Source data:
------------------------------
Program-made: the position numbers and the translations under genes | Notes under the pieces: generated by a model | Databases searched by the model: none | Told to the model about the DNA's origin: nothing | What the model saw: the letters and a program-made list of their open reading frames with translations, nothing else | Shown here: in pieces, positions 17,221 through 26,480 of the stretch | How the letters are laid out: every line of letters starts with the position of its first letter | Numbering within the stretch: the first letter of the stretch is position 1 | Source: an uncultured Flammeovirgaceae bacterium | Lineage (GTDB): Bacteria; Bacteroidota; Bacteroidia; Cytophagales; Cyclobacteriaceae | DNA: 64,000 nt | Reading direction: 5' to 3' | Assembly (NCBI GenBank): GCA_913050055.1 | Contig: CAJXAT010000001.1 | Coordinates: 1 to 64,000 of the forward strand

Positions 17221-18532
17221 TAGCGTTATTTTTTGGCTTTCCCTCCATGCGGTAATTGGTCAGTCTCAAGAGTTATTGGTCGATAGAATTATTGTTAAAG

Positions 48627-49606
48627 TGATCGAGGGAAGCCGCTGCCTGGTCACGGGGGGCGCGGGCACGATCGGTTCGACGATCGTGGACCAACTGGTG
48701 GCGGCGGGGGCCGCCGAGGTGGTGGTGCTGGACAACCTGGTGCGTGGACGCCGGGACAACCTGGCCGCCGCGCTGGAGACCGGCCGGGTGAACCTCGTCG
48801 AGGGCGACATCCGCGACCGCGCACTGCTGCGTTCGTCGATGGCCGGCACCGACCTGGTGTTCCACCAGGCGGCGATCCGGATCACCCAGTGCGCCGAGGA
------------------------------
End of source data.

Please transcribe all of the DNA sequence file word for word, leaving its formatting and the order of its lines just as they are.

Program-made: the position numbers and the translations under genes | Notes under the pieces: generated by a model | Databases searched by the model: none | Told to the model about the DNA's origin: nothing | What the model saw: the letters and a program-made list of their open reading frames with translations, nothing else | Shown here: in pieces, positions 17,221 through 26,480 of the stretch | How the letters are laid out: every line of letters starts with the position of its first letter | Numbering within the stretch: the first letter of the stretch is position 1 | Source: an uncultured Flammeovirgaceae bacterium | Lineage (GTDB): Bacteria; Bacteroidota; Bacteroidia; Cytophagales; Cyclobacteriaceae | DNA: 64,000 nt | Reading direction: 5' to 3' | Assembly (NCBI GenBank): GCA_913050055.1 | Contig: CAJXAT010000001.1 | Coordinates: 1 to 64,000 of the forward strand

Positions 17221-18532
17221 TAGCGTTATTTTTTGGCTTTCCCTCCATGCGGTAATTGGTCAGTCTCAAGAGTTATTGGTCGATAGAATTATTGTTAAAG

Positions 48627-49606
48627 TGATCGAGGGAAGCCGCTGCCTGGTCACGGGGGGCGCGGGCACGATCGGTTCGACGATCGTGGACCAACTGGTG
48701 GCGGCGGGGGCCGCCGAGGTGGTGGTGCTGGACAACCTGGTGCGTGGACGCCGGGACAACCTGGCCGCCGCGCTGGAGACCGGCCGGGTGAACCTCGTCG
48801 AGGGCGACATCCGCGACCGCGCACTGCTGCGTTCGTCGATGGCCGGCACCGACCTGGTGTTCCACCAGGCGGCGATCCGGATCACCCAGTGCGCCGAGGA